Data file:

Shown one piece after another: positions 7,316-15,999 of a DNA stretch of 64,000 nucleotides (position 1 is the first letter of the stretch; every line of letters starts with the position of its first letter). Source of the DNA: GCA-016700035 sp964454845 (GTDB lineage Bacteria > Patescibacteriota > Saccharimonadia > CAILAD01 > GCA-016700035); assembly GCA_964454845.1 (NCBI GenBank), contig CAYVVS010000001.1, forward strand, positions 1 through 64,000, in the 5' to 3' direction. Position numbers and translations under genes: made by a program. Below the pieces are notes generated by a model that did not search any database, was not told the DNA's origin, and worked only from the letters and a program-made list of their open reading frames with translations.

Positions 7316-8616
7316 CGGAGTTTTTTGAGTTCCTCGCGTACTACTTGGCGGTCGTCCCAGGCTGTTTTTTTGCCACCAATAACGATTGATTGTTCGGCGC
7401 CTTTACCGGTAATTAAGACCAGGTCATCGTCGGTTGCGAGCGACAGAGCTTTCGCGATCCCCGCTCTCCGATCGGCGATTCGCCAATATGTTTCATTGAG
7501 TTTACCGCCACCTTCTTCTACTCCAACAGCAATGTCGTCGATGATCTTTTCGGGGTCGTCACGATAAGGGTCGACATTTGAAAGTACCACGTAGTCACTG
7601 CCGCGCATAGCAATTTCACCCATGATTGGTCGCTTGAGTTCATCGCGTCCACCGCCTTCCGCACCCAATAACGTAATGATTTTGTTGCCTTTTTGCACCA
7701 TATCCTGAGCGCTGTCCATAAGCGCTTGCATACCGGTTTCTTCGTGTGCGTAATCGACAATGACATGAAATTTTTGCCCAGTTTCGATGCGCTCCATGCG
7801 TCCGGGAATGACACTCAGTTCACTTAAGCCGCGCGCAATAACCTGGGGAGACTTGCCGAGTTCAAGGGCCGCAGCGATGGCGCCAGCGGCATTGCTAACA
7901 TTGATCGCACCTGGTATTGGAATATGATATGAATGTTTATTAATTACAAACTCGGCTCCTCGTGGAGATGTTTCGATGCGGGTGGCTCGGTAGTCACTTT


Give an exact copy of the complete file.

Shown one piece after another: positions 7,316-15,999 of a DNA stretch of 64,000 nucleotides (position 1 is the first letter of the stretch; every line of letters starts with the position of its first letter). Source of the DNA: GCA-016700035 sp964454845 (GTDB lineage Bacteria > Patescibacteriota > Saccharimonadia > CAILAD01 > GCA-016700035); assembly GCA_964454845.1 (NCBI GenBank), contig CAYVVS010000001.1, forward strand, positions 1 through 64,000, in the 5' to 3' direction. Position numbers and translations under genes: made by a program. Below the pieces are notes generated by a model that did not search any database, was not told the DNA's origin, and worked only from the letters and a program-made list of their open reading frames with translations.

Positions 7316-8616
7316 CGGAGTTTTTTGAGTTCCTCGCGTACTACTTGGCGGTCGTCCCAGGCTGTTTTTTTGCCACCAATAACGATTGATTGTTCGGCGC
7401 CTTTACCGGTAATTAAGACCAGGTCATCGTCGGTTGCGAGCGACAGAGCTTTCGCGATCCCCGCTCTCCGATCGGCGATTCGCCAATATGTTTCATTGAG
7501 TTTACCGCCACCTTCTTCTACTCCAACAGCAATGTCGTCGATGATCTTTTCGGGGTCGTCACGATAAGGGTCGACATTTGAAAGTACCACGTAGTCACTG
7601 CCGCGCATAGCAATTTCACCCATGATTGGTCGCTTGAGTTCATCGCGTCCACCGCCTTCCGCACCCAATAACGTAATGATTTTGTTGCCTTTTTGCACCA
7701 TATCCTGAGCGCTGTCCATAAGCGCTTGCATACCGGTTTCTTCGTGTGCGTAATCGACAATGACATGAAATTTTTGCCCAGTTTCGATGCGCTCCATGCG
7801 TCCGGGAATGACACTCAGTTCACTTAAGCCGCGCGCAATAACCTGGGGAGACTTGCCGAGTTCAAGGGCCGCAGCGATGGCGCCAGCGGCATTGCTAACA
7901 TTGATCGCACCTGGTATTGGAATATGATATGAATGTTTATTAATTACAAACTCGGCTCCTCGTGGAGATGTTTCGATGCGGGTGGCTCGGTAGTCACTTT